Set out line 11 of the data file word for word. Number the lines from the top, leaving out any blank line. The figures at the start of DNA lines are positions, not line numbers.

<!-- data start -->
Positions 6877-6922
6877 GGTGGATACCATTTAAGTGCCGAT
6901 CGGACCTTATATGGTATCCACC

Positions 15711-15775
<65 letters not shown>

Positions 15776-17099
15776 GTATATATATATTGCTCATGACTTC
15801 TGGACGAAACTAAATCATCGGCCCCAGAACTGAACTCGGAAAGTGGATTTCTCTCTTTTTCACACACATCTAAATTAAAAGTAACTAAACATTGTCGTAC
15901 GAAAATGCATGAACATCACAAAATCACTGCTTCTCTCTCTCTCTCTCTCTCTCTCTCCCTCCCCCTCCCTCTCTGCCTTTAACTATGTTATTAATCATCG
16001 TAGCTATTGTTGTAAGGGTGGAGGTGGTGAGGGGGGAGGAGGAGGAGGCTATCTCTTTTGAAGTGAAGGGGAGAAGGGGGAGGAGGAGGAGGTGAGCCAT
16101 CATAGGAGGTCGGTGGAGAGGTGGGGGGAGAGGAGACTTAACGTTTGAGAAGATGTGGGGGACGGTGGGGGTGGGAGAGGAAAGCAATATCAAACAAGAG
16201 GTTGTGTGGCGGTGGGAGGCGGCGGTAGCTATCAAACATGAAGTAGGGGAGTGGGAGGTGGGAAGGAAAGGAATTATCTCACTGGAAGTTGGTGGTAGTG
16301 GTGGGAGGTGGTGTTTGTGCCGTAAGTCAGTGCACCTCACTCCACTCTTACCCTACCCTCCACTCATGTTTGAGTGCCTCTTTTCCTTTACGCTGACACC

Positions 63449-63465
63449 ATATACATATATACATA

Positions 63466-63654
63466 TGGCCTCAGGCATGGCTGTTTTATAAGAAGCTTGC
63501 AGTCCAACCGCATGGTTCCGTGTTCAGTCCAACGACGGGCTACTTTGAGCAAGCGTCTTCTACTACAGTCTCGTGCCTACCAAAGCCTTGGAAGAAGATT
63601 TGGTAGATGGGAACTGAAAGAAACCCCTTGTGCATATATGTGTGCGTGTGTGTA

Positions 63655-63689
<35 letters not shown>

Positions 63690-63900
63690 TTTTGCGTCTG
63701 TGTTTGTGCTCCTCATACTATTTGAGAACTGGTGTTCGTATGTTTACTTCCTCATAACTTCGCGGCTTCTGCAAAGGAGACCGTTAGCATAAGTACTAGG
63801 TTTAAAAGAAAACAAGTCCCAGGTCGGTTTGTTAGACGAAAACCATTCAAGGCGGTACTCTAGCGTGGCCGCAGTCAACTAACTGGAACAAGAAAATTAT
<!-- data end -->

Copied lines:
16101 CATAGGAGGTCGGTGGAGAGGTGGGGGGAGAGGAGACTTAACGTTTGAGAAGATGTGGGGGACGGTGGGGGTGGGAGAGGAAAGCAATATCAAACAAGAG